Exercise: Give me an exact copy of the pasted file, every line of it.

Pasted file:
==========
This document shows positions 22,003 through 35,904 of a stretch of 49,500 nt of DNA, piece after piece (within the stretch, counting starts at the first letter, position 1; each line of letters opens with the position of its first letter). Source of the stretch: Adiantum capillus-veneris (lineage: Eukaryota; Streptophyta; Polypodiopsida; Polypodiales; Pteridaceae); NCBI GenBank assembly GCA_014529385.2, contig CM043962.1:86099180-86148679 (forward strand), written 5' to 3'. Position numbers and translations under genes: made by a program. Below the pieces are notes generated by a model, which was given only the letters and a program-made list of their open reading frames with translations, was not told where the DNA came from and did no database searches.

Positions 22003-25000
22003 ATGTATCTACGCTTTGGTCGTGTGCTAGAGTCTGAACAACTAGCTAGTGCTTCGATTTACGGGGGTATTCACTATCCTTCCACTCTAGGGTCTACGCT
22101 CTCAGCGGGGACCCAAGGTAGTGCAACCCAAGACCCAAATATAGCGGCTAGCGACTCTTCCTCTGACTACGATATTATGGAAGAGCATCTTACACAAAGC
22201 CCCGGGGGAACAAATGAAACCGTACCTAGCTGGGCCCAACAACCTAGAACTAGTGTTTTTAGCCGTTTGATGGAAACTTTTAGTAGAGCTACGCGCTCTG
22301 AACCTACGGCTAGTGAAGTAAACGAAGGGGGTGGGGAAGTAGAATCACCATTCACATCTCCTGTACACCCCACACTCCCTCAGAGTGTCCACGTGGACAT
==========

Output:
This document shows positions 22,003 through 35,904 of a stretch of 49,500 nt of DNA, piece after piece (within the stretch, counting starts at the first letter, position 1; each line of letters opens with the position of its first letter). Source of the stretch: Adiantum capillus-veneris (lineage: Eukaryota; Streptophyta; Polypodiopsida; Polypodiales; Pteridaceae); NCBI GenBank assembly GCA_014529385.2, contig CM043962.1:86099180-86148679 (forward strand), written 5' to 3'. Position numbers and translations under genes: made by a program. Below the pieces are notes generated by a model, which was given only the letters and a program-made list of their open reading frames with translations, was not told where the DNA came from and did no database searches.

Positions 22003-25000
22003 ATGTATCTACGCTTTGGTCGTGTGCTAGAGTCTGAACAACTAGCTAGTGCTTCGATTTACGGGGGTATTCACTATCCTTCCACTCTAGGGTCTACGCT
22101 CTCAGCGGGGACCCAAGGTAGTGCAACCCAAGACCCAAATATAGCGGCTAGCGACTCTTCCTCTGACTACGATATTATGGAAGAGCATCTTACACAAAGC
22201 CCCGGGGGAACAAATGAAACCGTACCTAGCTGGGCCCAACAACCTAGAACTAGTGTTTTTAGCCGTTTGATGGAAACTTTTAGTAGAGCTACGCGCTCTG
22301 AACCTACGGCTAGTGAAGTAAACGAAGGGGGTGGGGAAGTAGAATCACCATTCACATCTCCTGTACACCCCACACTCCCTCAGAGTGTCCACGTGGACAT